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What do you do when the OP says they only want RAW but the RAW don't mention what they want? I went for "tell them the RAW are silent but give them your humble (and indeed tongue-in-cheek) opinion for a solution, but that was almost instantly downvoted, and not by the OP. So I left it as "say the RAW are silent but cite the nearest thing (making it clear these are not the RAW you seek)."

Is is enough just to say, "The RAW don't mention this"?

Can't see that being very popular with the OP or anyone else either. But unanswered questions are also bad, right?

I can see this being an ongoing issue as more people make the jump from 3.5, Pathfinder and other RAW-heavy systems to D&D 5e. I now wonder in this case if we should just quote the bits of the books telling DMs to wing it - though probably also not popular.

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  • \$\begingroup\$ +1, I think the answer you eventually gave for the mounts question is excellent. Semantically though, I don't think "There is no RAW" really makes sense. That means that there are no rules, which is absurd. "RAW doesn't support this" or "RAW doesn't mention this" would seem like a more accurate statement. \$\endgroup\$ – DCShannon Mar 11 '15 at 19:09
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    \$\begingroup\$ Side note, I hate that "unanswered questions are bad" stance. A question, imo, should remain unanswered until there is an answer. I've had questions of my own answered with non-answers simply because people with tons of rep wanted that particular queue clear. It's annoying and promotes not finding a proper answer, because less people pay attention to a question with an answer, accepted or not. \$\endgroup\$ – Jason_c_o Mar 13 '15 at 9:16
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This is effectively a frame challenge. If you can show that there is no RAW, that there's community consensus that there is no RAW, and discuss alternatives that have worked for you in the past, you're less likely to be downvoted.

Questions that are unanswerable, because they're unclear, should be closed.

Questions that demonstrate a misunderstanding of the rules are subject to the frame challenge rules.

Questions that are just unknown shouldn't have an answer until they are known: we have 33 unanswered questions out of 11,140. I'm quite quite happy with our question answer rate, and see no need to rush to answer a question that requires thought or time (either in research, or waiting for discussions on other sites to resolve, or waiting for new books) to answer.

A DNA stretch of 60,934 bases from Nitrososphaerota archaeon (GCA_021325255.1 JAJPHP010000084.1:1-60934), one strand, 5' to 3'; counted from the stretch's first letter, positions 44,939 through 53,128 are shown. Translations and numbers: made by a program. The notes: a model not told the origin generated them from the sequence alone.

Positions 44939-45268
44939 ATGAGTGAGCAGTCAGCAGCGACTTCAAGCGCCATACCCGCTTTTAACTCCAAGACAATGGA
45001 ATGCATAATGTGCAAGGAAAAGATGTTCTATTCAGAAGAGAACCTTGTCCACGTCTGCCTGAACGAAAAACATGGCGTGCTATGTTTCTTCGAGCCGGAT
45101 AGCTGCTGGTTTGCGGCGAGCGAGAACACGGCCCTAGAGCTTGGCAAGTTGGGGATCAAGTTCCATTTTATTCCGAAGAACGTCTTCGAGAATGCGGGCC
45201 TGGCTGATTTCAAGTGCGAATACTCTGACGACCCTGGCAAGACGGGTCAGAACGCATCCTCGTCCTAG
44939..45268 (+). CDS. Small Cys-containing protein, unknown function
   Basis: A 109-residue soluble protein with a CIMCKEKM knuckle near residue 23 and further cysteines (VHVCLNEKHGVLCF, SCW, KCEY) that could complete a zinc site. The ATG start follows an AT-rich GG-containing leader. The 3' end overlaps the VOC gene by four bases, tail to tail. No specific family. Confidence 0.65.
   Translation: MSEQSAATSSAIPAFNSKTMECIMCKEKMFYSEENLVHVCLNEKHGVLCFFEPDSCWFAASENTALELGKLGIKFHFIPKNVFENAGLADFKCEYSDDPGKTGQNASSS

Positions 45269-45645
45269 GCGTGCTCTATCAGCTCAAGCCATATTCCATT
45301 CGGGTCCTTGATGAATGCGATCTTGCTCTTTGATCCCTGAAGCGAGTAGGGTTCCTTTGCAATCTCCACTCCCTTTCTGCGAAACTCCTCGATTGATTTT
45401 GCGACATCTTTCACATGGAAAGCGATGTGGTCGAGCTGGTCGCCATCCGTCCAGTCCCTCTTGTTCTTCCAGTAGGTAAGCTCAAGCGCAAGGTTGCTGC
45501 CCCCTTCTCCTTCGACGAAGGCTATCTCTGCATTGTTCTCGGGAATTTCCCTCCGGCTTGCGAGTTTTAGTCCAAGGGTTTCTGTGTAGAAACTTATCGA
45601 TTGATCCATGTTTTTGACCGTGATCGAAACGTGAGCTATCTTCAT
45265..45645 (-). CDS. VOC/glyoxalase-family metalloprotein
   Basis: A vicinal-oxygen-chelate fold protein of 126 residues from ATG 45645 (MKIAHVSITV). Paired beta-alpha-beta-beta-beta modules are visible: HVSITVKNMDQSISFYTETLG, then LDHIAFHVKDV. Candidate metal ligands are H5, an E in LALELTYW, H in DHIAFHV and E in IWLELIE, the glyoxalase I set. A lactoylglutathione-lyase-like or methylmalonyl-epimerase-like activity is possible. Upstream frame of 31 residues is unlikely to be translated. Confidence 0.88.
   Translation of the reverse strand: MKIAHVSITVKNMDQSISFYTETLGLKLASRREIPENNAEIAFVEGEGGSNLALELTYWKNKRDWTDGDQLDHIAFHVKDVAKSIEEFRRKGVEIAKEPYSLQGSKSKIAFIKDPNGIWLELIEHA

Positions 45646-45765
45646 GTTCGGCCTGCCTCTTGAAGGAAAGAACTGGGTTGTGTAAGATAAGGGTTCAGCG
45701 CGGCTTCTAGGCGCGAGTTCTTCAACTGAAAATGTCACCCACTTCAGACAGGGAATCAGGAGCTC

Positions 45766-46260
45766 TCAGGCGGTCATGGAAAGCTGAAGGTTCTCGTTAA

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Two points that I think should be made here:

  • Unanswered questions aren't really an issue. If you don't have a good answer to a question, just don't answer it.
  • The specific question you're asking about requested either RAW that they missed OR a statement of designer intent. If they'd just asked for RAW, an answer of "there is no RAW" is difficult to prove, but if proven, is a perfectly good answer. In this case, though, "there is no RAW" should probably be backed up with "but the designers meant this".
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Agree with Brian on its being a frame challenge, but you're correct that as 5e picks up the current ed RAW junkies are going to have a harder time of it, as many answers to such questions to the designers end up being replied to with a tweet that says "make it up, man." Because of this shift of tone, you're right that people demanding RAW are more often going to be left out in the cold, and they should be asking for Good Subjective answers. However, the way to get them to do that is to leave their "RAW only!" questions unanswered, to drive their behavior.

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    \$\begingroup\$ Or, y'know, we can just play other games that support our playstyle. I don't know why I'd try to force a RAW game on a system like 5e when systems that are intended to be played RAW (e.g. 3.5, Pathfinder) are around. Heck, if I was so particular as to demand some kind of only-current-edition byzantine rules-lawyering game, I could always just play Hackmaster. \$\endgroup\$ – the dark wanderer Mar 10 '15 at 5:11

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